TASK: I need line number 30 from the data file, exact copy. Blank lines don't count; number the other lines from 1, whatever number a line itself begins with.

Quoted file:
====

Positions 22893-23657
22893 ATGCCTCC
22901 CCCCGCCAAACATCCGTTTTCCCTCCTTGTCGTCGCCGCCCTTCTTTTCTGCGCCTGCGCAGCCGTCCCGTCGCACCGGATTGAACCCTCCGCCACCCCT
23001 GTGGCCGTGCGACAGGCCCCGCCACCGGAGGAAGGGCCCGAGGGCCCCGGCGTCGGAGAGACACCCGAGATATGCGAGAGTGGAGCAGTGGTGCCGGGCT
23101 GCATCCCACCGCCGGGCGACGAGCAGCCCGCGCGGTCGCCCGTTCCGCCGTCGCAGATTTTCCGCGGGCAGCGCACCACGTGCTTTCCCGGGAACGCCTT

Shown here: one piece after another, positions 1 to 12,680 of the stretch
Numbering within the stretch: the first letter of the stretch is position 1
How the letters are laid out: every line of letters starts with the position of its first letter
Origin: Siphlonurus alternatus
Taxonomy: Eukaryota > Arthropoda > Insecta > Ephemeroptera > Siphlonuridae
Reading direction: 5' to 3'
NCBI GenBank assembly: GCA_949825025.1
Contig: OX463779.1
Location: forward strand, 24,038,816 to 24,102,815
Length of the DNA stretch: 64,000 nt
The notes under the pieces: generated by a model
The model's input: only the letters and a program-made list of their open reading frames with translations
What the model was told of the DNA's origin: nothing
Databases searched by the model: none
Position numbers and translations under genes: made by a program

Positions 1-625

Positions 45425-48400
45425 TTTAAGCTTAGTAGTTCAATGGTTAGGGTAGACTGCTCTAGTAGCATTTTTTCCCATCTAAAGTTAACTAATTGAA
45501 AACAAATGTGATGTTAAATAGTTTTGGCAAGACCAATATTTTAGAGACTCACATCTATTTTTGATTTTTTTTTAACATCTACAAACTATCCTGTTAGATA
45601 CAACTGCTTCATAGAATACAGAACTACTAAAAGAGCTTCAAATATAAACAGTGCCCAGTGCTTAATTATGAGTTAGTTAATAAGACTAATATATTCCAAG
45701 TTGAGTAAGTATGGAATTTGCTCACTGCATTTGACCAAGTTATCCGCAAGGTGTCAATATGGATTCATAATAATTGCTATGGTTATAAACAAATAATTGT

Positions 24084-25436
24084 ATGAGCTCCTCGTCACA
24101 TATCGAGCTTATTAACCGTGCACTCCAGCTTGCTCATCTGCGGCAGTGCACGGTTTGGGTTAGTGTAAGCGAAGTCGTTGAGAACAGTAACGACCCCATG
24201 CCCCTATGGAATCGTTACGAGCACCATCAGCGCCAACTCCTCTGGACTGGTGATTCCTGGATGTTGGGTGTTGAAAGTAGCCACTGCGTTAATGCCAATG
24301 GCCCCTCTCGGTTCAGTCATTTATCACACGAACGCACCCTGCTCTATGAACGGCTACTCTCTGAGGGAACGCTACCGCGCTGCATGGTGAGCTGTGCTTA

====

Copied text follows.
24201 CCCCTATGGAATCGTTACGAGCACCATCAGCGCCAACTCCTCTGGACTGGTGATTCCTGGATGTTGGGTGTTGAAAGTAGCCACTGCGTTAATGCCAATG